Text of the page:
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Sunday, May 22, 2016

Big Blue - The Great Barrier Reef

I don't think it's any secret that we've been looking forward to seeing one of the seven wonders of the world, especially now that it's under threat and may never be the same again. Ron, in particular, worked very hard to be able to strap on a tank of oxygen and go into the depths to have a first hand look at the coral and sea life of the Great Barrier Reef. We chose Seastar Cruises and are so happy we did and you'll see why in the photos.
Our boat
Michaelmas Cay (not as stormy as it seems)

Getting ready to snorkel
We went out to the reef fairly early, meeting our tour group - the Sea Star - at 7:30, in an attempt to get to Michaelmas Cay before the flocks of other tourists arrived. We had a slightly choppy crossing, but arrived to find no other boats at the sand bar bird sanctuary and first snorkel and scuba spot of the day. 
Little Blue and corals

It was a bit intimidating, I admit, relying on your mouth to inhale and having water in your mask, so that your nose could feel it. It makes you want to inhale, rather desperately, through your nostrils, but you  know you can't. Once I got past that little bit of terror, off we went, into the depths...well the shallows, really, of the reef. Alexa, our instructor, towed us around like useless lumps of flotsam, but it still gave me an idea of what SCUBA diving might be like. I was itching to be let free and swim on my own.

Ron and I waiting to go deeper
Once we got back on the boat - a half hour seemed horribly. short - we ate lunch and then headed of to our second site. As we were arriving, Alexa got us suited up in our stinger suits (jelly fish were still in season, so better safe than sorry) and had us strap on our tanks.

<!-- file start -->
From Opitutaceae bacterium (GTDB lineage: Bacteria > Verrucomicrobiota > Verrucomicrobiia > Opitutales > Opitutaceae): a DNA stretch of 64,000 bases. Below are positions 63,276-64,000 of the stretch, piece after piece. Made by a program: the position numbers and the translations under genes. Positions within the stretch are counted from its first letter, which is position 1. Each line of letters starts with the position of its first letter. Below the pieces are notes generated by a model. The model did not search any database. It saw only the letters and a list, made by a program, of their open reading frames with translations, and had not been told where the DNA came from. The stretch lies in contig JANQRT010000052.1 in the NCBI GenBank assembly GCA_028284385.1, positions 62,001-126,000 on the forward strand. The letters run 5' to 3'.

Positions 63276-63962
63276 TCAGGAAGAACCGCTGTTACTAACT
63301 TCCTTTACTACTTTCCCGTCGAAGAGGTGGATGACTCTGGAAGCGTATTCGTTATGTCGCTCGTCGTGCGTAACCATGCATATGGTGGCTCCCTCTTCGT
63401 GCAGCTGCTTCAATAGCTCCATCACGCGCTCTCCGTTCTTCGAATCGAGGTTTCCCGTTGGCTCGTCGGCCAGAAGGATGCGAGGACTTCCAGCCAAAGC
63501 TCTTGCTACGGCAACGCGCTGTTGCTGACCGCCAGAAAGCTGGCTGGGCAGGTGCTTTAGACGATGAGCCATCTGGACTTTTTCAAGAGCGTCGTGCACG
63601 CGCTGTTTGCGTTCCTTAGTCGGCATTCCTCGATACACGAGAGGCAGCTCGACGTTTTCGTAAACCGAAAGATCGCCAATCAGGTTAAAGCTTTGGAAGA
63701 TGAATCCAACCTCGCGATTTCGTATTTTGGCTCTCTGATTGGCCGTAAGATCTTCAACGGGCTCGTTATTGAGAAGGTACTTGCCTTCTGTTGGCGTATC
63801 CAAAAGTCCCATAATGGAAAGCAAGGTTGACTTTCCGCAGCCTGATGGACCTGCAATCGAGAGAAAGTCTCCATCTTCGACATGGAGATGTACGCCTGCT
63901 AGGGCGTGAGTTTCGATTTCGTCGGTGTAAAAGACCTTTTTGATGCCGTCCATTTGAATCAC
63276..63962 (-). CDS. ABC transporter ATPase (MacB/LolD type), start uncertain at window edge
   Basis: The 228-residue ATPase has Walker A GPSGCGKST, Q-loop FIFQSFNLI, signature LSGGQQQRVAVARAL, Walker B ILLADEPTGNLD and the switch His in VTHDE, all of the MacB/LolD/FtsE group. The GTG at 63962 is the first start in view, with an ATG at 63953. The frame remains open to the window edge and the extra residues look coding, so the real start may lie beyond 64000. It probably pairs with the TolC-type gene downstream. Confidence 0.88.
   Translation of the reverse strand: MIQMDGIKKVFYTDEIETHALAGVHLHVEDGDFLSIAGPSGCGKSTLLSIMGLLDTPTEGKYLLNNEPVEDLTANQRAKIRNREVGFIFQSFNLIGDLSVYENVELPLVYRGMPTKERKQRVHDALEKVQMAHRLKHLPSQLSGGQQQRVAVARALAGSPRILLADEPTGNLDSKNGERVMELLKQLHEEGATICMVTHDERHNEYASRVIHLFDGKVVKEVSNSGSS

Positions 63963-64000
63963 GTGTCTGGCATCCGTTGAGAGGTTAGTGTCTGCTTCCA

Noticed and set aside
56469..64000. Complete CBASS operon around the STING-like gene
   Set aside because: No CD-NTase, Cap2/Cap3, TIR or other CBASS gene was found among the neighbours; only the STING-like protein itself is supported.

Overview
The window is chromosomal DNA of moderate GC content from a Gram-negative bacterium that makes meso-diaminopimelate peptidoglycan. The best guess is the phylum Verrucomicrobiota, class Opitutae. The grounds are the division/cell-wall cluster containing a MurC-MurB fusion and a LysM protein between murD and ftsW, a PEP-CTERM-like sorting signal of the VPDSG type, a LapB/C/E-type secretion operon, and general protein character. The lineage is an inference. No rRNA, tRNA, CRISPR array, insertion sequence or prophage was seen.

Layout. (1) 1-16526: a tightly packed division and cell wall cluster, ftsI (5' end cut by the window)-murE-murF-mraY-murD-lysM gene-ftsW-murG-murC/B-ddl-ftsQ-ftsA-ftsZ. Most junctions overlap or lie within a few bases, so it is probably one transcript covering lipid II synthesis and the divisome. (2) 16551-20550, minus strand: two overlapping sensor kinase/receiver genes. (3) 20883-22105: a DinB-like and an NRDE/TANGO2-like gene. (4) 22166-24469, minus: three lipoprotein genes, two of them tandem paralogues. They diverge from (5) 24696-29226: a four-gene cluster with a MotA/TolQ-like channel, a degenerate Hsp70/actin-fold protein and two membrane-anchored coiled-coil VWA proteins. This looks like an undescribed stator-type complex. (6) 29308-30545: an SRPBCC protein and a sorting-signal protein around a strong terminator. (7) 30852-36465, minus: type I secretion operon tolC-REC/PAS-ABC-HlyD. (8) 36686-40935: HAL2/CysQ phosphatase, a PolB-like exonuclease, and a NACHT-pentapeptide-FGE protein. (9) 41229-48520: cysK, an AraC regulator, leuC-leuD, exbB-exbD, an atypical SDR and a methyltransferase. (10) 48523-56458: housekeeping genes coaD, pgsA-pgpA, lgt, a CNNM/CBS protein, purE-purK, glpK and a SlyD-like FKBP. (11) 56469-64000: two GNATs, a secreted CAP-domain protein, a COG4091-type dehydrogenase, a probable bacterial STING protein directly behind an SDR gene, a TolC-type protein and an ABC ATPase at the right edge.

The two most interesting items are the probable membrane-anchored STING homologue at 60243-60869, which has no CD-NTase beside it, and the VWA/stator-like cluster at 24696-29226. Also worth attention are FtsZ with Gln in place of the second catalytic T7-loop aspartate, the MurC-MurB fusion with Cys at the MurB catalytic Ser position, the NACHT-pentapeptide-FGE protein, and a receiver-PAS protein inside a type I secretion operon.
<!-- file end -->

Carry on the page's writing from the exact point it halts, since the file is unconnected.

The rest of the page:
Big step!
Then me!

This time there was no hesitation and I jumped in and waited for our next dive adventure to begin. There is something addictive in gliding through big blue and seeing things that I've only seen on TV before. The half hour passed so quickly that I could hardly believe it.

The chop was high on the way  home and many of us, myself included, succumbed to mal de mer. (Not Ron, of course, the man's a rock.) I was fortunate and got off lightly, some spent most of the journey looking at the bottom of a paper bag. While not the best wrap up to a fantastic day, I'm trying to leave the memory behind and keep only the good things. The crew of Sea Star were champions dealing with everyone who was sick, as well as being helpful, fun and informative on the rest of the journey. It really was a trip of a lifetime and we will likely go diving again.

What's next? Uluru, or Ayers Rock! The journey is winding down and there are only a few more stops left, so stay tuned, as they say.


  1. Really beautiful pictures, you kind of forget about a whole other world down there as not easily accessible.

    1. That's so true. Even snorkeling can open up a whole new world. One of the women that went diving with us couldn't swim...imagine that! There were snorkelers that couldn't swim either. I guess that's what the life jackets and pool noodles were for! (I used a life jacket to be lazy, but then couldn't dive down to take a closer look at things while I was snorkeling.